Temperatures Are Rising in Boardrooms, Too

By voting against management-backed board directors, big investors are increasingly demanding boards pay attention to climate change.

Boardrooms are feeling a little more heat over climate change, but not just from the weather.

Investors have cited climate change as a reason for opposing the election of a management-backed director at 225 US companies, up from 157 in 2021 and 83 in 2020, according to shareholder disclosures through July 7.

The opposition hasn’t kept any directors from being elected or re-elected, but it is a sign that investors are increasingly concerned about how companies intend to combat climate change or, at least, address it at the operational level. “They have to be responsive to the pressures they’re getting,” says Joe Griesedieck, vice chair at Korn Ferry and managing director of the firm’s Board and CEO Services practice.

The primary opposition to the management-backed directors has come from institutional shareholders— investors who hold large tracts of shares. Over the last several years, many of these investors have become more vocal in their desire for organizations to tackle environment, social and governance, or ESG, issues. Experts caution that while ESG is important, it shouldn’t override the board’s primary role of protecting the interests of all shareholders. “Boards must do what they deem as right for the company, while being respectful of the voice of the shareholders,” says Alan Guarino, vice chair of Korn Ferry’s Board and CEO Services practice.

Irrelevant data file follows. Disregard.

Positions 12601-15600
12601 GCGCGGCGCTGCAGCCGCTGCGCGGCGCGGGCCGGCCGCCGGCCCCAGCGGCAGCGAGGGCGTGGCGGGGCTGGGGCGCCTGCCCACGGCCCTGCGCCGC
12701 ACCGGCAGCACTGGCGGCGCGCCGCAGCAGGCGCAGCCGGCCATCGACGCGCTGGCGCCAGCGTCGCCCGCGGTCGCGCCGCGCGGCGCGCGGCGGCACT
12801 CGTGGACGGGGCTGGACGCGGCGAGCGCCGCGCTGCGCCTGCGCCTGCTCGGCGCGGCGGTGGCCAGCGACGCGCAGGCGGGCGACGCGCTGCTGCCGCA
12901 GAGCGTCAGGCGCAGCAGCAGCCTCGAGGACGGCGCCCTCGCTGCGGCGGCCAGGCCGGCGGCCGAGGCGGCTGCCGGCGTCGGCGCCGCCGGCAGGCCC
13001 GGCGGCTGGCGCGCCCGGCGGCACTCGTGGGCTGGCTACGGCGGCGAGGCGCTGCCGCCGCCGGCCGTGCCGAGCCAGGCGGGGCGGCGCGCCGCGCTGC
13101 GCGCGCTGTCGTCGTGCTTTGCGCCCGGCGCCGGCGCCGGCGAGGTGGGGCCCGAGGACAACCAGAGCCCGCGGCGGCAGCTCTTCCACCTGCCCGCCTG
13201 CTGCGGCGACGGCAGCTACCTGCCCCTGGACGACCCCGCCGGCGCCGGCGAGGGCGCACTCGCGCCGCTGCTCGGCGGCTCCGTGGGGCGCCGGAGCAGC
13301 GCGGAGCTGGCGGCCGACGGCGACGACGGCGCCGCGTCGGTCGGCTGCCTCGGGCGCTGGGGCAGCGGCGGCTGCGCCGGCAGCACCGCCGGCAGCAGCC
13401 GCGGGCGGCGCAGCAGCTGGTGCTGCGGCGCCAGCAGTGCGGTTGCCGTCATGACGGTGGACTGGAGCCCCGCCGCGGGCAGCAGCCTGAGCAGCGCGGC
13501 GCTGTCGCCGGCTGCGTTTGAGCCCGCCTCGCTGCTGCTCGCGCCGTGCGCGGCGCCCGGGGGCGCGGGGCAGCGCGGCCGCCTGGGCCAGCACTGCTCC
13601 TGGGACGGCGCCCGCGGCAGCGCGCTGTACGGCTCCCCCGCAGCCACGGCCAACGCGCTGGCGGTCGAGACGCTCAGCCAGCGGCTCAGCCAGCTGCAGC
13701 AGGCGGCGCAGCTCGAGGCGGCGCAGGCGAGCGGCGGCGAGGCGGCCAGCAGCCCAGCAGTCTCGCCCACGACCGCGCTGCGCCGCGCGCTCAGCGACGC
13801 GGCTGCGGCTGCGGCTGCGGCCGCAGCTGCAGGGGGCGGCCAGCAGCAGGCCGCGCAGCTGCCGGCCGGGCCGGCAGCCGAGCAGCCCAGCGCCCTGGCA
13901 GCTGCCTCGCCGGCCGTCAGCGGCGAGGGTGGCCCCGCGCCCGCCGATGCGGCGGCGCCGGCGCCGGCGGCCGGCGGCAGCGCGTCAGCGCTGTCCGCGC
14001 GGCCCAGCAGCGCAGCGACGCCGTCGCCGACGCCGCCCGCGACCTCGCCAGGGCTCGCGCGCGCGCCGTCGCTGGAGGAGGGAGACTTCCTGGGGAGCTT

Climate change is one of the ESG issues that could have the biggest financial impact on an organization. However, it’s an area that many directors don’t feel particularly confident about. According to a spring 2022 survey from the business school INSEAD, 70% of directors reported they are only moderately—or not at all—effective at integrating ESG into company strategy and governance. Less than half—47%—believed their board has sufficient ESG competence and experience to challenge management on ESG plans and exercise board oversight on execution.

To some degree, climate change has taken a back seat to diversity and inclusion, according to experts, since the murder of George Floyd in summer 2020. Directors from underrepresented groups occupy 17% of board seats, up from 14% in 2020, according to the shareholder analysis group ISS Corporate Solutions.

But it’s not as if investors have been silent on climate change issues. At S&P 500 firms, there were 115 shareholder proposals submitted around climate change or environmental sustainability in 2021, a nearly 30% increase from 2020. It was the second year in a row that the number of environment-related proposals increased.

Climate change is likely not something that boards can ignore, since institutional investors will continue to bring up the issue. Boards could consider directors who have experience working with the challenges around climate change, Griesedieck says. For example, firms could bring on a new director who has worked with solar companies.

Boards might want to steer clear, however, of bringing on someone whose sole specialty is climate change, because there are many different issues to juggle. “Boards have to be conscious about what they have to deal with,” Griesedieck says.